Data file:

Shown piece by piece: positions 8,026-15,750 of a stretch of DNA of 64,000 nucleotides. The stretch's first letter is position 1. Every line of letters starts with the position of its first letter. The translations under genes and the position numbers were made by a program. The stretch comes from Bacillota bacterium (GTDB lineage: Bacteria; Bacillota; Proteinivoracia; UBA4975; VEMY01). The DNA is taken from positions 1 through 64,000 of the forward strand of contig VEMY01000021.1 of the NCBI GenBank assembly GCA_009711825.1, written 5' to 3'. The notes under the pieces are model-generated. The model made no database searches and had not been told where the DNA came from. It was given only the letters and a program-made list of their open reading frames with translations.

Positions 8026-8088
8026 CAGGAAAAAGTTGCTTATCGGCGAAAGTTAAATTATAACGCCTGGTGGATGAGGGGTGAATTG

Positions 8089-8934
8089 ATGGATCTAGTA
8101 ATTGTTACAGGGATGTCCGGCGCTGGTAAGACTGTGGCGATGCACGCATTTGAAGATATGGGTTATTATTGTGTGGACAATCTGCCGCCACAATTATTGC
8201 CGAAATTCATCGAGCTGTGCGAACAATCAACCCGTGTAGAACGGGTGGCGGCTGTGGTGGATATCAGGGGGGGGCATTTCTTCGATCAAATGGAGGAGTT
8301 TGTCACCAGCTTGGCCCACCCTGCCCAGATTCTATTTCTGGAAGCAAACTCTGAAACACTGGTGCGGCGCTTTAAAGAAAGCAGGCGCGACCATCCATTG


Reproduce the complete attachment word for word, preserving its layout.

Shown piece by piece: positions 8,026-15,750 of a stretch of DNA of 64,000 nucleotides. The stretch's first letter is position 1. Every line of letters starts with the position of its first letter. The translations under genes and the position numbers were made by a program. The stretch comes from Bacillota bacterium (GTDB lineage: Bacteria; Bacillota; Proteinivoracia; UBA4975; VEMY01). The DNA is taken from positions 1 through 64,000 of the forward strand of contig VEMY01000021.1 of the NCBI GenBank assembly GCA_009711825.1, written 5' to 3'. The notes under the pieces are model-generated. The model made no database searches and had not been told where the DNA came from. It was given only the letters and a program-made list of their open reading frames with translations.

Positions 8026-8088
8026 CAGGAAAAAGTTGCTTATCGGCGAAAGTTAAATTATAACGCCTGGTGGATGAGGGGTGAATTG

Positions 8089-8934
8089 ATGGATCTAGTA
8101 ATTGTTACAGGGATGTCCGGCGCTGGTAAGACTGTGGCGATGCACGCATTTGAAGATATGGGTTATTATTGTGTGGACAATCTGCCGCCACAATTATTGC
8201 CGAAATTCATCGAGCTGTGCGAACAATCAACCCGTGTAGAACGGGTGGCGGCTGTGGTGGATATCAGGGGGGGGCATTTCTTCGATCAAATGGAGGAGTT
8301 TGTCACCAGCTTGGCCCACCCTGCCCAGATTCTATTTCTGGAAGCAAACTCTGAAACACTGGTGCGGCGCTTTAAAGAAAGCAGGCGCGACCATCCATTG